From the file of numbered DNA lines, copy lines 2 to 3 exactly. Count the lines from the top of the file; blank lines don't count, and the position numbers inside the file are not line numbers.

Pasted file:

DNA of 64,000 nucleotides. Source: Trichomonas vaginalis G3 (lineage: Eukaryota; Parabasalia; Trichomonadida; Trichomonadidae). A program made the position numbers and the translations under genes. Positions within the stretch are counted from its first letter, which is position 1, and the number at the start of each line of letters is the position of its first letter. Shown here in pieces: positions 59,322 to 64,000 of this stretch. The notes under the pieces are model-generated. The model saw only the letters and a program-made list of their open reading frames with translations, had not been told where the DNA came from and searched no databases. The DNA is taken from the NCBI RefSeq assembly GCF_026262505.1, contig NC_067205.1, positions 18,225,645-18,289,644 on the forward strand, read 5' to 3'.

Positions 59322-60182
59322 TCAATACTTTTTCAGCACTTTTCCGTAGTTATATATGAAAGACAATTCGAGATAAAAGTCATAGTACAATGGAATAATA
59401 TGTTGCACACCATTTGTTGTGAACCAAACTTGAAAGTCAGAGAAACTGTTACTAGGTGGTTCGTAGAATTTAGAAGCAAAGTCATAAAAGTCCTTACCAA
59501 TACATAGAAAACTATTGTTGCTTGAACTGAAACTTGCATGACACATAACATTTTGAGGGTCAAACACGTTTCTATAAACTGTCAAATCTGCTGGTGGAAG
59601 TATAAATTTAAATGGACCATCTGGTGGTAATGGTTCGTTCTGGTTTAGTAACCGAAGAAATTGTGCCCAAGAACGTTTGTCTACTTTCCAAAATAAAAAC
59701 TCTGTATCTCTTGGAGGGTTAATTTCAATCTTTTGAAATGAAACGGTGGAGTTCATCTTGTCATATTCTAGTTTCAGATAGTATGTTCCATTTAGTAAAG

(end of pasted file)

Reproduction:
Positions 59322-60182
59322 TCAATACTTTTTCAGCACTTTTCCGTAGTTATATATGAAAGACAATTCGAGATAAAAGTCATAGTACAATGGAATAATA